Friday, October 17, 2008

So what do you REALLY think about getting feedback?

How do you feel about receiving feedback as a facilitator? Do you welcome it, or do you cringe?

Effective facilitators often understand the value of coaching and feedback, both giving and receiving, when it is done with care. But we are also used to it being given without so much care so have developed the skills to deflect the feedback we don’t agree with or appreciate. But, sometimes we need another point of view to understand how our skills and behaviors are really perceived by others. If we are willing to accept all forms of feedback, it can guide us to better performance. Those who are willing to accept feedback also become better at giving it. Truly a win-win situation.

So why do some of us get so nervous about feedback? Because we tend to worry more about negative messages than to expect positive ones. In fact, feedback can (and should!) be used to recognize success as much as improve performance. It can generate new ideas. What about ‘negative’ feedback? Most people who have received negative feedback eventually realize it is not so scary after all, and often very helpful.

Here are some tips for receiving facilitation feedback:

o Trust in the good intentions of the person giving you feedback. Even if they are not yet skilled in the process, they are making an effort to help you succeed by sharing their perspective. Remember, you always have the right to accept it or reject it – just make the decision AFTER considering it.

o Recognize that it’s normal to feel nervous. Many people are uncomfortable hearing things about themselves, whether positive or negative.

o Focus only on listening. Breathe. Pay attention to the full message, verbal and non-verbal.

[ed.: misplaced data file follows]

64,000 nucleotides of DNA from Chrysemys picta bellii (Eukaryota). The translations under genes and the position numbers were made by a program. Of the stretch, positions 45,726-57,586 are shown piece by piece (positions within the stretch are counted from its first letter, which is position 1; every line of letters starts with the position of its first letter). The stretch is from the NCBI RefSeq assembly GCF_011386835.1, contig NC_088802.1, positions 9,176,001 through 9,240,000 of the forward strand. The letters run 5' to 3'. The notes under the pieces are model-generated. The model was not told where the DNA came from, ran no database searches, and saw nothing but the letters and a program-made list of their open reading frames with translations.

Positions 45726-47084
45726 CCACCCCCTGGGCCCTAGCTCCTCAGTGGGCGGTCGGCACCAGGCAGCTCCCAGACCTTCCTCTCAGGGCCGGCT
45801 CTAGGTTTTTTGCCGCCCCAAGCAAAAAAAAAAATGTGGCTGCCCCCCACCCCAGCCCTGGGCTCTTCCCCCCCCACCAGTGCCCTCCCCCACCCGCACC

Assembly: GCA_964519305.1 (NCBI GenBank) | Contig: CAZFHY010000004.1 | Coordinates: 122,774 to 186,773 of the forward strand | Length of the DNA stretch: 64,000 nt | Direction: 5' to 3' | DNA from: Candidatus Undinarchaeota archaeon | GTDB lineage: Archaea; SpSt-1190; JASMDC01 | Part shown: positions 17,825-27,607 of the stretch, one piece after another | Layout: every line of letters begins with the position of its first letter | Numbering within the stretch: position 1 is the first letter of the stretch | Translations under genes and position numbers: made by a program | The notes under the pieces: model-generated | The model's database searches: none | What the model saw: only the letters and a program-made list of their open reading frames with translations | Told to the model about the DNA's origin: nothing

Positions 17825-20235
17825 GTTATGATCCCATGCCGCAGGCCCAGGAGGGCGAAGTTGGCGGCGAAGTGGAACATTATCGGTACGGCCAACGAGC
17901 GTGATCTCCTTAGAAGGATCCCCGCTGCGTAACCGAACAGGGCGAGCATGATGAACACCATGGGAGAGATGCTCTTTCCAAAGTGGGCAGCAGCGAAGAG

o Take time to absorb feedback before you respond. Don’t dismiss it or react defensively. Use what you hear as a starting point for more conversation, if necessary.

o Make sure you understand. The feedback process requires effort from the receiver as well as the giver, so ask for clarification and examples if you need to. By the end of the conversation, both parties should be satisfied with the result.

o Be honest. If it’s really not the right time, or if you feel overwhelmed, say so. Be prepared to come back and start again later.

o Ask for feedback. Requesting a coaching session when you feel ready, can make it more comfortable for you.

o Look toward the future. Feedback can help you grow. If you choose not to accept feedback, not to change, will your current path take you where you want to go?

Need more training on how to receive feedback as a trainer? Our Master Facilitator Certification program can help you learn to hear better! For more information, vists us at or contact us at 604.521.5473 or<

No comments: